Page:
As the mortgage crisis unfolds, I think it is useful to remember that most mortgage-backed structured finance products use a cascade configuration. Practically, it takes some time until defaults are reflected in the cash flows of the AA and AAA tranches, because the first "hits" are taken against the lower-rated "buckets" and against whatever reserves were maintained as a cushion. From the perspective of the AA-AAA CDO holder, nothing has changed in his cash flow: he/she is still getting paid regularly.
What this means is that, absent a functioning secondary market, holders resort to mark-to-model to price their portfolios; since the cash flows are still unchanged for the AA-AAA tranches, models come up with high valuations. This explains why all concerned (banks, brokers and presumably hedge funds) took such relatively small write-offs on their CDO positions. But it also explains why holders of large positions in supposedly high quality bonds are in such a hurry to form the Super-SIV and get 'em off their balance sheets (but apparently no one else is biting). Because...
The big hits for the AA-AAA buckets are still in the future and they are not going to come from borrowers' missed monthly payments - that's just interest (mostly). As the process moves along from delinquency to default, repossession and eviction, the lower buckets may still be able to absorb some, if not all, of the losses stemming from lower monthly payments. The real crunch will come when REO auctions finally occur and the real estate is sold at prices significantly less than what is owed. That's when large principal losses will be realized, flooding the lower tranches and cascading in waves onto the AA-AAA buckets.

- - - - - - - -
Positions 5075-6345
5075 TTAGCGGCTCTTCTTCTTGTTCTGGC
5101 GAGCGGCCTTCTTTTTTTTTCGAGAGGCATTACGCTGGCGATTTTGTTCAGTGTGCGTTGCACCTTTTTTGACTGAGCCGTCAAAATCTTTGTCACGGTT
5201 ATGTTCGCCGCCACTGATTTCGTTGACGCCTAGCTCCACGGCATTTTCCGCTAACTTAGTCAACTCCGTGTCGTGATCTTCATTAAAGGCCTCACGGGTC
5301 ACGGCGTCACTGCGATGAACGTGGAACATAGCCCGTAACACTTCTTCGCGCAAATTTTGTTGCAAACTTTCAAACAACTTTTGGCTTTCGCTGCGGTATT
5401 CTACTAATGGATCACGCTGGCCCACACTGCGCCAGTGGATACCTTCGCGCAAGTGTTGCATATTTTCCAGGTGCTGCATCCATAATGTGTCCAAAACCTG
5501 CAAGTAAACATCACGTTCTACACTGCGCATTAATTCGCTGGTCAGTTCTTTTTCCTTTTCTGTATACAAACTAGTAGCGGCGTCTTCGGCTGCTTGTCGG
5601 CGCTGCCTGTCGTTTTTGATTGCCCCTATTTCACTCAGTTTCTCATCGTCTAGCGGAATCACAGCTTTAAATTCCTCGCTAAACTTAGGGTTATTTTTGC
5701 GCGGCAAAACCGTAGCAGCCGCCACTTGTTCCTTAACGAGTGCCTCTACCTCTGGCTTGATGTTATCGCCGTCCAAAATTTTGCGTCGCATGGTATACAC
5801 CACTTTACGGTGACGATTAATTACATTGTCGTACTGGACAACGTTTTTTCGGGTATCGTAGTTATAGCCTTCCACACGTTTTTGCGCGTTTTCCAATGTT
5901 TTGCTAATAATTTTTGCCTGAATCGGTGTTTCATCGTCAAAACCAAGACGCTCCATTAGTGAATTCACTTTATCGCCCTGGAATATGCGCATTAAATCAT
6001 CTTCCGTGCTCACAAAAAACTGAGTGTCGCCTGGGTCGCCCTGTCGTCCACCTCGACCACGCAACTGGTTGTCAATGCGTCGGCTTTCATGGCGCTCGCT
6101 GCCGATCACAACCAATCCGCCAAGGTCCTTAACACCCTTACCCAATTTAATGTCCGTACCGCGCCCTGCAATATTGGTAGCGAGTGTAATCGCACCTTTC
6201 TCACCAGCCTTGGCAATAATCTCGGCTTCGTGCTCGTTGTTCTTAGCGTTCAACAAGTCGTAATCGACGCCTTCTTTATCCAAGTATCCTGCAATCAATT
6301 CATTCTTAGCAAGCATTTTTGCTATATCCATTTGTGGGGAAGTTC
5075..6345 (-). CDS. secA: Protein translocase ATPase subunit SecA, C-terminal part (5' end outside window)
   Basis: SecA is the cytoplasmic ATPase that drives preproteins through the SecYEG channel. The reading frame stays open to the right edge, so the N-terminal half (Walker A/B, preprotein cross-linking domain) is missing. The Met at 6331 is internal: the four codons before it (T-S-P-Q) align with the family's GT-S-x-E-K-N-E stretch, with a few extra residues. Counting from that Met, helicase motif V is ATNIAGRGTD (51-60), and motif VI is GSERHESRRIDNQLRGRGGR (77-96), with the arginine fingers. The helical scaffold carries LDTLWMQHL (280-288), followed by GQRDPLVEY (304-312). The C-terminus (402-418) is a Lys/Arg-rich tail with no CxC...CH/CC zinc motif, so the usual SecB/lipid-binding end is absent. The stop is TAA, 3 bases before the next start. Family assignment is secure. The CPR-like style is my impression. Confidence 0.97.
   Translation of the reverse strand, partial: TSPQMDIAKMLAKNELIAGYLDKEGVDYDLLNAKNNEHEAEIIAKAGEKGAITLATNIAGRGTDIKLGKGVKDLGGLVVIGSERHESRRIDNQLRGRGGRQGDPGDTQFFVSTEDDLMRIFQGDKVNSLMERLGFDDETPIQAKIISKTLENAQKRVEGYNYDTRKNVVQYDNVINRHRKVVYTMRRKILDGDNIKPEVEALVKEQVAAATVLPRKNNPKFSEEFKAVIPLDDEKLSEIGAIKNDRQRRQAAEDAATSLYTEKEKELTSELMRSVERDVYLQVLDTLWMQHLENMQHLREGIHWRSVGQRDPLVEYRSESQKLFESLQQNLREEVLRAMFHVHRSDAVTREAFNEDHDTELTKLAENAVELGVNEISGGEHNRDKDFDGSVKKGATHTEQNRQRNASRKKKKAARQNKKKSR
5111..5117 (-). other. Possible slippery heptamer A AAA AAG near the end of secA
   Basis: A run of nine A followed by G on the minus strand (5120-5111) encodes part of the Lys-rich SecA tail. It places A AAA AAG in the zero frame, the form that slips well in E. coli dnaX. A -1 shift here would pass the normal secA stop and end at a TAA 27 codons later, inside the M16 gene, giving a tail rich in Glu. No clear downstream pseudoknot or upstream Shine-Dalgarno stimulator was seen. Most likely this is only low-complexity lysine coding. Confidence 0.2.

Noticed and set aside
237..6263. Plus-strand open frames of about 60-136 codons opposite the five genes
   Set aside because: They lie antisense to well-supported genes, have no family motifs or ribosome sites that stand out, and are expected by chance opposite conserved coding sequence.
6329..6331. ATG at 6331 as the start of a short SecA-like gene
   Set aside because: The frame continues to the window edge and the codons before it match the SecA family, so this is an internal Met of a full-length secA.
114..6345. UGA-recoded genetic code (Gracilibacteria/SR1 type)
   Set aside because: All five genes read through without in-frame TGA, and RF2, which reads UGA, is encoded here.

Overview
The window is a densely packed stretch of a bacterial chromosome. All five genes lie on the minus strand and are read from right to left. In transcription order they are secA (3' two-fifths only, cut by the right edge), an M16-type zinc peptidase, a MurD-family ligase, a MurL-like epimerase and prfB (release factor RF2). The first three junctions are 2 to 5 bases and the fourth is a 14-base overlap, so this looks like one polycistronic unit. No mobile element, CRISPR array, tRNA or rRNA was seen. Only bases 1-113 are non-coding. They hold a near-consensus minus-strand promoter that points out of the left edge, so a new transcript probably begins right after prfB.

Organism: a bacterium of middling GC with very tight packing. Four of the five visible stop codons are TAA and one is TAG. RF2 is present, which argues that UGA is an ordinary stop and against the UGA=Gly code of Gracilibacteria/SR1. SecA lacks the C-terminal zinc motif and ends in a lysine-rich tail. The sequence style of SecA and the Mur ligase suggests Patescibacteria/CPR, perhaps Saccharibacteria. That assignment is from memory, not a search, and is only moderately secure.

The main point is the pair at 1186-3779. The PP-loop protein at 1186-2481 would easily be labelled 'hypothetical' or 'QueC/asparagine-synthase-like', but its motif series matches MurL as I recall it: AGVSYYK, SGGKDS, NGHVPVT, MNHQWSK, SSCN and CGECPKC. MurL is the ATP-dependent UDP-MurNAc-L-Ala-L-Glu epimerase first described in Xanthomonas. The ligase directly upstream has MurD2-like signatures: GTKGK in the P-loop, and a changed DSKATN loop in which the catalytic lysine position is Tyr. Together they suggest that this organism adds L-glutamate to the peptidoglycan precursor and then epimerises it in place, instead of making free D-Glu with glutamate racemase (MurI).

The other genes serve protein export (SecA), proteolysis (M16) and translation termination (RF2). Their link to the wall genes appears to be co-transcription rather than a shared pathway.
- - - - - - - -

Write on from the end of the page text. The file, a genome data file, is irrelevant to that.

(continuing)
The sad truth is that there are no AA-AAA CDOs, not in the traditional corporate bond sense, anyway. Their structures make them inherently unstable past a critical point, after which their performance becomes non-linear on the downside. The banks know this very well (they engineered them, after all) and that's precisely why they don't want to hold them - it has nothing to do with lack of transparency or liquidity. Such products are large ticking bombs; their manufacturers can calculate with relative accuracy when they will explode, given timely data on delinquencies and defaults. As in any bankruptcy, how much money will be recouped will depend on the prices realized from the auctions, minus costs and fees.
That's why hedging via the ABX indices is becoming rapidly more expensive, even for the AAA tranches, and also why the rating agencies are finally starting to downgrade such issues by the tens of billions.